The Digestive Tract Cancers Medical Program, also known as the gastrointestinal tract or GI, is a tubular passage extending from the mouth to the anus. Its main function is to consume and digest food, extract nutrition and energy from it and then eliminate waste. The tract includes the esophagus, stomach, the intestines, pancreas, gallbladder and the liver. Cancer in the gastrointestinal tract, which is the most common type of cancer, refers to the development of cancerous tumours in any organ in the digestive tract.
Hepatectomy: The removal of tumours from the liver. This is done by the removal of only the part in which the tumour is in, a larger portion of the liver or an entire lobe leaving behind an enough portion of liver tissue in order for the liver to continue in its functions and so that it regenerates. This surgery is dependent on whether cancer has spread to nearby lymph nodes and whether the liver is in good working order as well as on the size, number, and location of cancer.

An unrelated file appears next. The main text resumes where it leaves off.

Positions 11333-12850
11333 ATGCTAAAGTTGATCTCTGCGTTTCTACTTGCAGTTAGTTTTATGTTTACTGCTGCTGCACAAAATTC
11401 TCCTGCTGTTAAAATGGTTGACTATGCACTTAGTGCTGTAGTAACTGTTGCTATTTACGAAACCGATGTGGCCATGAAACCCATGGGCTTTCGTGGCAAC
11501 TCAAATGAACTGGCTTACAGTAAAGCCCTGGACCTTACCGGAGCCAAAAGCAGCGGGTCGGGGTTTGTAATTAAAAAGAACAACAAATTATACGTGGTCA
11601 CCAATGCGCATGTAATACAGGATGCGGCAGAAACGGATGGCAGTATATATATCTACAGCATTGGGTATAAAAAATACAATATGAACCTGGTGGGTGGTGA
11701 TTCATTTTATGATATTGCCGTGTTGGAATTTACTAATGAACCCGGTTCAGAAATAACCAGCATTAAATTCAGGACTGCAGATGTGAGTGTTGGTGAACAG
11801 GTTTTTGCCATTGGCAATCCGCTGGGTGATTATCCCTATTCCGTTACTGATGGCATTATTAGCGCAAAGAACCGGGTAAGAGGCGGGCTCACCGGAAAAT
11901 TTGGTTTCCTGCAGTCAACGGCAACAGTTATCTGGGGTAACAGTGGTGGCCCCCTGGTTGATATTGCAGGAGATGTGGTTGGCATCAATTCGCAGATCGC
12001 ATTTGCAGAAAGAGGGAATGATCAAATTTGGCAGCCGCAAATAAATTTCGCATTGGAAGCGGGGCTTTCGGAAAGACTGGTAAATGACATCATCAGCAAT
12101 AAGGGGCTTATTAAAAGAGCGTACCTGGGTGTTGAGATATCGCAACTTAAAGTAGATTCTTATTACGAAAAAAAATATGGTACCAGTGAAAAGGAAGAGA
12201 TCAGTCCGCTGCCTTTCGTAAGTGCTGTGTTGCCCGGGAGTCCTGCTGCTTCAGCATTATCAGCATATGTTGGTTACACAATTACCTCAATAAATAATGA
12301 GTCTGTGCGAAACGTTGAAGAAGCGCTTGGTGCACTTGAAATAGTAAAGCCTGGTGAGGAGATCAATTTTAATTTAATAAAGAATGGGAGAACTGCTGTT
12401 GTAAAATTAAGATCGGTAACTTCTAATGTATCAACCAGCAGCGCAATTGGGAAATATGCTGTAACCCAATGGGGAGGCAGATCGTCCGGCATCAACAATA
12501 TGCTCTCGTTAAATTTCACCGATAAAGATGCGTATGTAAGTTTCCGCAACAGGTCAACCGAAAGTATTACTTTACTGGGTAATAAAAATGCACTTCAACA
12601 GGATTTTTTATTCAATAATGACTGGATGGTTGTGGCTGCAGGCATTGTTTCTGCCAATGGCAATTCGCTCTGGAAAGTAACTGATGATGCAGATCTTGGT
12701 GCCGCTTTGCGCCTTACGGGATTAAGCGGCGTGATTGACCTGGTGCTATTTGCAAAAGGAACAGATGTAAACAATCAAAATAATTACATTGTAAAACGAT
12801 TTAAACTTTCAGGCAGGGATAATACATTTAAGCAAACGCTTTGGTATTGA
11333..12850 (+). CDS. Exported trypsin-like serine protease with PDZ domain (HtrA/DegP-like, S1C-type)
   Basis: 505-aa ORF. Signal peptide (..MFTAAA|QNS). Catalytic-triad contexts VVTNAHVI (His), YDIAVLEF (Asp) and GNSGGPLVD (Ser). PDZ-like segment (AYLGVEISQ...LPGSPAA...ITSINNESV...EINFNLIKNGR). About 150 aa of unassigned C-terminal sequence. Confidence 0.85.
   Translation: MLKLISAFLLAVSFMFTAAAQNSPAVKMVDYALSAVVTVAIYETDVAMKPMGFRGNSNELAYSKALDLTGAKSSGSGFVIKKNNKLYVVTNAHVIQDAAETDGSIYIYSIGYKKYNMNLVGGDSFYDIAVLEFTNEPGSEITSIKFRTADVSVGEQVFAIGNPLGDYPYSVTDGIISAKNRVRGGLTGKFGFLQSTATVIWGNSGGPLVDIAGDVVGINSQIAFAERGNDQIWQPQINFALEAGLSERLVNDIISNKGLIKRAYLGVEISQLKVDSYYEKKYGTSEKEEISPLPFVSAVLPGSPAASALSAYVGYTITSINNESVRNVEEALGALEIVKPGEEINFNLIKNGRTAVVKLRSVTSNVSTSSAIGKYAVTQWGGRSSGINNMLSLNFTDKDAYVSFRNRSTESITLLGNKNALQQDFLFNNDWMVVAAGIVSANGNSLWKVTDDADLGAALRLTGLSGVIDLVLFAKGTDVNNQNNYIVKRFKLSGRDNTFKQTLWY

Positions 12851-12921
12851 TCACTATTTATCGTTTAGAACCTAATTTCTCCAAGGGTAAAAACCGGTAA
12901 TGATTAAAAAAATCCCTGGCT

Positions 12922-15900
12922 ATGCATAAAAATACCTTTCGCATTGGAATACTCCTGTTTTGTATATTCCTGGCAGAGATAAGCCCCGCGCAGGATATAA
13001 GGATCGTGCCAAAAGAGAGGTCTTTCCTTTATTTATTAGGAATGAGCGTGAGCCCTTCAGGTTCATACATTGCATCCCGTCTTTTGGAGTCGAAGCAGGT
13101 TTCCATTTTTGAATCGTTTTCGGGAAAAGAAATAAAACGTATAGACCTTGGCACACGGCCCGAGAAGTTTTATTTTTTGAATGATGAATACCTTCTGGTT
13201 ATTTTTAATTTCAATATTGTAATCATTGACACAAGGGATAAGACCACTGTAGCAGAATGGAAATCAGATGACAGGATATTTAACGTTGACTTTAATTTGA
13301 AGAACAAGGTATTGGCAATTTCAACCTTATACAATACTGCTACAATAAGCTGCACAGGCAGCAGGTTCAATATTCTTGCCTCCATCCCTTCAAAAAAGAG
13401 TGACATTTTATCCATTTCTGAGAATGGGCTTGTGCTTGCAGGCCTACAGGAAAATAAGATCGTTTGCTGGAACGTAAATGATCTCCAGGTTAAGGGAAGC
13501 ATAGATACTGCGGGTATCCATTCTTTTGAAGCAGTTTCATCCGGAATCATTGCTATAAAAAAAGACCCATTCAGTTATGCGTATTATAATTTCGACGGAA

The pancreas is located deep in the abdomen and is part both the digestive system and the endocrine system. 90% of the pancreas is responsible for the production of enzymes that aid in digesting fat, cholesterol, and proteins the remaining 10% is responsible for the production of hormones, such as insulin and glucagon, that regulate glucose metabolism. Pancreatic cancer is often hard to detect due to its deep location within the body and because it gives off little symptoms until the cancer is well developed. There are two types of pancreatic cancers the first and most common is cancer of the exocrine pancreas (the part of the pancreas that makes the enzymes); the second is cancer of the endocrine pancreas (the part of the pancreas that makes the hormones).
PLEASE NOTE THE FOLLOWING IMPORTANT INFORMATION: